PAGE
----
It wasn't until I read the pages again that I saw just how right everyone was. Act Two was and is the biggest problem with the script, but that's not uncommon. Backer had a suggestion, which LoKor and the others elaborated upon, which will really help to tie the episodic format of Act Two together and raise the stakes for something that happens at the beginning of Act Three. It was a very solid note. Onyx suggested something, which the others helped shed insight upon, which will clarify a lot about the world and the time frame in which the characters are operating.

All told, I came away from the meeting unburdened and excited. I had planned on setting this project aside (I was worried of the work I thought I'd have to do on it and had come up with a new project, a comedy for a change, that I wanted to begin on). After the meeting, though, I was ready to get back to work on the script. I wasn't as far off as I had imagined, and the ideas would be easy yet strong enough to rapidly turn the script into something much more marketable. It's true, I would like to begin work on the comedy soon, but I think it can wait. Or, I can work on it simultaneously.

Last night, after finishing reading the final FADE OUT, I got to thinking. Five years ago, three years even, the draft I turned out would have been an entire semester or year's worth of work at school. Now, though, I did it in just under two months, and I was quite pleased with the outcome. Likewise, the notes are incredibly insightful. They targeted the obvious and more hidden problems within the pages and addressed how to fix them in quite effective ways. It's incredible to me how far we as individual writers have come through practice and sticking with it.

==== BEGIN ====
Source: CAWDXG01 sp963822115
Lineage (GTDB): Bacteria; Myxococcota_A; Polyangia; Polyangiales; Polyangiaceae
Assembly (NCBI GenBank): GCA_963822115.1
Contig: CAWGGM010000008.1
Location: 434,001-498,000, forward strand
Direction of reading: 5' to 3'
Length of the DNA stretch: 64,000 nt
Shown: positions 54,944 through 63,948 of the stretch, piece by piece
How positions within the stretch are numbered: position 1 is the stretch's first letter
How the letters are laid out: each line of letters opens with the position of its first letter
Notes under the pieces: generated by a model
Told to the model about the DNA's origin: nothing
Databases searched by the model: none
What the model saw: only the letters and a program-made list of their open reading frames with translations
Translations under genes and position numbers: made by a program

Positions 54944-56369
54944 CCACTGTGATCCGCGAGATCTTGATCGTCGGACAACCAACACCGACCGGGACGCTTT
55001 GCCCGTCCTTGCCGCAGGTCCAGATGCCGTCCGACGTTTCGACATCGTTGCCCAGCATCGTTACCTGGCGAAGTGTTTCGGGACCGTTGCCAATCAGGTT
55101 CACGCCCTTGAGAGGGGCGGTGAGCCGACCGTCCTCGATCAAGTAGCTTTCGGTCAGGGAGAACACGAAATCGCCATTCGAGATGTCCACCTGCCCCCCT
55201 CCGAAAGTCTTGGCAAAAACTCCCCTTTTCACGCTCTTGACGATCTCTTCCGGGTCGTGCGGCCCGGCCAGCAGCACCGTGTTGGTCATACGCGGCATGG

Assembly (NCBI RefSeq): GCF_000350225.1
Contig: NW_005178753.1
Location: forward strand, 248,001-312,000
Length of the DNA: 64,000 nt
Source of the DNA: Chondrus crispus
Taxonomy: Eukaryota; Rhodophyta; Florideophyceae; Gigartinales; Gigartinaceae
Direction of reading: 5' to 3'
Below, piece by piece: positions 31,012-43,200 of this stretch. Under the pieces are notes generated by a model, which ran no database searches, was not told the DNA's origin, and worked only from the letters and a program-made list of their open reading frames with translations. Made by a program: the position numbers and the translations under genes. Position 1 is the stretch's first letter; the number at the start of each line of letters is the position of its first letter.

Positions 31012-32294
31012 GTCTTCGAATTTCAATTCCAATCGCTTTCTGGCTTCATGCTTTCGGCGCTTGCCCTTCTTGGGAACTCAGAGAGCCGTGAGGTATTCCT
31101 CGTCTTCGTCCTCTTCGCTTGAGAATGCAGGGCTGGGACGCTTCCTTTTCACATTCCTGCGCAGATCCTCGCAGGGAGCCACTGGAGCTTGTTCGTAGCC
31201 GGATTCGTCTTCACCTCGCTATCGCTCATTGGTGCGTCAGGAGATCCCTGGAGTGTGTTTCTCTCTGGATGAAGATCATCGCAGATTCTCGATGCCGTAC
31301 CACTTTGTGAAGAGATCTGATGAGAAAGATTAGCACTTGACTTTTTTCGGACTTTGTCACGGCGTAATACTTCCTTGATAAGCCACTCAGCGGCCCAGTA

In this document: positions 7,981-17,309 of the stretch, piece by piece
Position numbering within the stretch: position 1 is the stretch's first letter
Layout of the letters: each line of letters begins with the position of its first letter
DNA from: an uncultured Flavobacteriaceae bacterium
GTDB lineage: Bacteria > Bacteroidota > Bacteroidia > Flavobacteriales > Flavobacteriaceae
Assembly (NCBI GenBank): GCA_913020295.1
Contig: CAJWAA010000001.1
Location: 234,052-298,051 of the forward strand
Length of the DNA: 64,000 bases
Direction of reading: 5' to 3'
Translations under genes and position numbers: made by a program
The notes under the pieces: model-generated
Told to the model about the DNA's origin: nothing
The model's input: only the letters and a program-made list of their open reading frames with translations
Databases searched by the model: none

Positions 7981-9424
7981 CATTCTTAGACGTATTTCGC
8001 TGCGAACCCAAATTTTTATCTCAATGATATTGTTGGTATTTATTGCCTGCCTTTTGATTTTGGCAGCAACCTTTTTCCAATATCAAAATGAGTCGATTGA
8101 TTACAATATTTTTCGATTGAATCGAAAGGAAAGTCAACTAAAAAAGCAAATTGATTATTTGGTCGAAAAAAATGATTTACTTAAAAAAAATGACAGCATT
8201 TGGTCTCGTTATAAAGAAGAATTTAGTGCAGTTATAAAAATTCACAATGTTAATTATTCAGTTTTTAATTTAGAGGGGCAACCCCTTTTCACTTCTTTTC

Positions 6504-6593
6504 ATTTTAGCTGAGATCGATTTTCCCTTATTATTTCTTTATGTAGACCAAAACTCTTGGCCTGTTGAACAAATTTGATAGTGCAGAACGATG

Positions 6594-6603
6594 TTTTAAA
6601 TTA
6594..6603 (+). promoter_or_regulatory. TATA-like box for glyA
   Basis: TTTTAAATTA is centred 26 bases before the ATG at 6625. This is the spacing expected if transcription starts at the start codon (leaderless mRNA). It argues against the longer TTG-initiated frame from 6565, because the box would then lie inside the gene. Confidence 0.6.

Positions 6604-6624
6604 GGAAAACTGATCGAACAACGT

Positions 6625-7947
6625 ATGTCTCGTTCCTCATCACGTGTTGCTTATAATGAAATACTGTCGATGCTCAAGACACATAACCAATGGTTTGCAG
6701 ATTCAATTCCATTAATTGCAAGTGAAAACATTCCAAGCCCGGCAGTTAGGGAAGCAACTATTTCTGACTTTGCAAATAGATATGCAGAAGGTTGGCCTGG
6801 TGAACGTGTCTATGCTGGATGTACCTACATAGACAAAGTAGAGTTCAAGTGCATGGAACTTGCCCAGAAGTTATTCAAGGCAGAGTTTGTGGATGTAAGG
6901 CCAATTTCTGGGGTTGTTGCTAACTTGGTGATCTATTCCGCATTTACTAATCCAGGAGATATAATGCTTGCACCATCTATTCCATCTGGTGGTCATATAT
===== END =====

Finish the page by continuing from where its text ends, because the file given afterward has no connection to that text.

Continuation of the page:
I wonder where we'll be in another five years...

Saturday, March 08, 2008

Taking its toll...

I had an idea for my current screenplay that was drastically different than my original idea of where it was going, which actually seemed like a pretty good idea at the time.

I sat down this afternoon to try to work out how I'd incorporate it into my script, charting out all of the various logic holes I'd have to fill before the new idea would actually make any sense.

And it gave me a painful, splitting headache.

My lesson for the day: if an idea leaves me lying in bed for 20 minutes clutching my forehead and gritting my teeth just from thinking about it, it's probably best I leave it out of the script.

Thursday, March 06, 2008

And For My Next Trick...

I’ve been thinking a lot recently about where this year is going. I know, I know; we’re only two months and a few days into the year. But it will go quickly.

For the first time since its inception, the League has banded together as a group on the screenplay competition front. In the past, Onyx and DOA have attempted—with a moderate degree os success, by the way—the competition circuit. However, I’m both pleased and proud to say that virtually all of us have taken a shot at it this go around.

Much due to Onyx’s insistence, those of us who had not yet given it a shot took a chance this past week. Over half of us who are currently working on scripts submitted to the Scriptapalooza Screenplay Competition by the regular March 5th deadline, opting to forego the bonus month to submit (for slightly more money) by April 15th. Beyond that, though, four or five out of the six of us (with number six not currently working in screenplays) are or are going to submit to the PAGE International Screenplay Competition.